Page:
I was first introduced to action research during my studies, in particular my master’s degree with Pen Green Research, Development and Training Base / University of Leicester in 2006. This was a new concept for me, with most of the assignments and the dissertation influenced by action research focusing on practitioner action research. I started to view research differently and how we as educators can make a practical difference to our own pedagogy and practice. Carr and Kemmis (1986) talk about action research being like reflective practice and participants take it on to improve practice. What I really like about the process of action research is that it can be undertaken by anyone in a setting (McNiff, 2013).
Through the themes of my various assignments and dissertation, I supported educators to really reflect on what was happening in their setting; what was going well and what needed to improve. We spoke about it being ok to name what was not going well or what the challenges were. This process is something educators do daily. I think by acknowledging that they are participating in action research, educators can better understand their own practice and how their practice can be informed by research and that the evidence collected is from their work in their setting.
My first action research assignment on my master’s degree was about Early Childhood Curriculum. As part of this research, I worked with educators on site and recorded video clips of children’s play. This assignment was the first step for me in exploring action research. I also involved the children’s parents and showed them the video I recorded. Parents found that being able to view their children at play in their preschool environment was an amazing opportunity. I also shared the video with the children and listened to their voices commenting on themselves playing. This research created a space for educators to discuss their practice and affirmed to educators what was working well and areas of improvement that they could identify. Pen Green believes that when educators are involved in action research, it contributes to a quality Early Years’ setting.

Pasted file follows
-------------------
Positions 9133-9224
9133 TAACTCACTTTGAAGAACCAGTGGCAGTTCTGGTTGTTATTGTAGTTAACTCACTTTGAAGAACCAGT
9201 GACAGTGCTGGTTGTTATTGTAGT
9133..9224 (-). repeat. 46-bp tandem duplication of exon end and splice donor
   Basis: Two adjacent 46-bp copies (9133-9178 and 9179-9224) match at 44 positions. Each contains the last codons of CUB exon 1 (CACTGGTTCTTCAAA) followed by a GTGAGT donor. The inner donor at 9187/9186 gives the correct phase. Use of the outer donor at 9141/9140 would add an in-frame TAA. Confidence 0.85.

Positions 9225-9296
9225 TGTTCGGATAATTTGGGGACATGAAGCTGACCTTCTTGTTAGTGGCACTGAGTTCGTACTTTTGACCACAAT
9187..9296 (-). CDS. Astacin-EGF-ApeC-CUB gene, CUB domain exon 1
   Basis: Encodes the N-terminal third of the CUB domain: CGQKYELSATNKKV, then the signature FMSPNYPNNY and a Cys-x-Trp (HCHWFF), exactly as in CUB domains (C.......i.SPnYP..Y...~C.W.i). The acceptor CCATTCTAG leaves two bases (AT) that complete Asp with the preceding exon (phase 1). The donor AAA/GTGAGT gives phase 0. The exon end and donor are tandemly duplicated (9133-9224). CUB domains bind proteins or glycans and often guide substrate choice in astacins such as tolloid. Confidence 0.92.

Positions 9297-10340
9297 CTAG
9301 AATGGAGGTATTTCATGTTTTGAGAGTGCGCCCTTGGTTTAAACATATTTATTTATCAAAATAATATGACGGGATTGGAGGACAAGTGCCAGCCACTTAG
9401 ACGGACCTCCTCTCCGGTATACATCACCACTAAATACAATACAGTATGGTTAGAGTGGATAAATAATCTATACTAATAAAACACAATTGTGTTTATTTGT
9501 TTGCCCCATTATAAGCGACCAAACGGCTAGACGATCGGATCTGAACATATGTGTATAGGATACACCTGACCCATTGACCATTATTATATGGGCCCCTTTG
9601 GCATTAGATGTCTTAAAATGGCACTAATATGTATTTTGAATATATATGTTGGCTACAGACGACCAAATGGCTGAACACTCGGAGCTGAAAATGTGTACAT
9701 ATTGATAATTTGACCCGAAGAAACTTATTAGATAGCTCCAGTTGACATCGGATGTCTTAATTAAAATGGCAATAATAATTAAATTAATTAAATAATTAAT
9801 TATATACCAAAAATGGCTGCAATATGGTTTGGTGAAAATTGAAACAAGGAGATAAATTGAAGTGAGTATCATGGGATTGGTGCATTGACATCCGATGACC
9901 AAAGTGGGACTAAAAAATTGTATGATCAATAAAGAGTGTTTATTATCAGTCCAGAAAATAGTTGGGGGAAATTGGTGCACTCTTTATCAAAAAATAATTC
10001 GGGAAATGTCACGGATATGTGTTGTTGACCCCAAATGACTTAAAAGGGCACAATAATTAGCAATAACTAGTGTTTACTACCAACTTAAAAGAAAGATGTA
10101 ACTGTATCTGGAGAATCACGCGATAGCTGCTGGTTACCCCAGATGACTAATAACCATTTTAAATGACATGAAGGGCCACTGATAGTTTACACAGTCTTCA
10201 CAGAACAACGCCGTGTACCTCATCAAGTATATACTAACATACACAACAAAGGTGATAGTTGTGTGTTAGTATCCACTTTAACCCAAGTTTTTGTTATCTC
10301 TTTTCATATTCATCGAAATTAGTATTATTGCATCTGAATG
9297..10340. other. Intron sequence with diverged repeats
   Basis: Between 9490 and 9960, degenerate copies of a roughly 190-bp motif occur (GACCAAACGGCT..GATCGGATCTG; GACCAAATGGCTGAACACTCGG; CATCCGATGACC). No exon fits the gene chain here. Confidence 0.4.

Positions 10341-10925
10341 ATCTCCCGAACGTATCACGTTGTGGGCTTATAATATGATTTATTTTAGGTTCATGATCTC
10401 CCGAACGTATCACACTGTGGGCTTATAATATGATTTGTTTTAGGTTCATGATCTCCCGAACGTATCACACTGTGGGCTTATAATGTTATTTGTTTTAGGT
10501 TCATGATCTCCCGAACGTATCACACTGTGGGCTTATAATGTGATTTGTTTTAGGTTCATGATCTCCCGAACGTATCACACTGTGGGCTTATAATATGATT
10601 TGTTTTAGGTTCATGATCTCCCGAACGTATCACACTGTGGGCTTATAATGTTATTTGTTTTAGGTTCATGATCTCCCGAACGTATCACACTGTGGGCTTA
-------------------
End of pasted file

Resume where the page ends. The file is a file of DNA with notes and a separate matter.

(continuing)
Reflecting on my years as an educator in a setting, I was involved in action research daily without really knowing it. I was always looking at ways of improving practice, whether it was the daily routine or rearranging the environment. I reviewed what was working well and what was not. I then tried to improve by making changes or by trying new ways of doing things. The following day or week this process would start again and always with the child at the centre of my practice.
In my earlier role with NCNA/ECI, I worked with staff teams in a setting to support them to reflect on and improve the quality of their practice. As a Síolta mentor, I supported the settings on the Síolta Quality Assurance Programme (QAP) journey to use the 16 Síolta standards to reflect on their practice, take action, problem solve and drive evidence-based quality improvements as a continuous feature of their everyday practice. These teams were completing small scale action research projects on their practice in their setting. Through attending Early Years community of practice meetings, educators from the participating settings found inspiration from each other and were able to share their action research approaches, methods, findings and new knowledge from their Síolta QAP journey.
Action research is something that anyone working in the Early Years or School Age Childcare setting can easily do to help their setting promote a positive change and different ways of thinking. Action research supports educators understanding of what they do, how they do it and why they do it. They also can continue to build on the action research processes that works for their setting.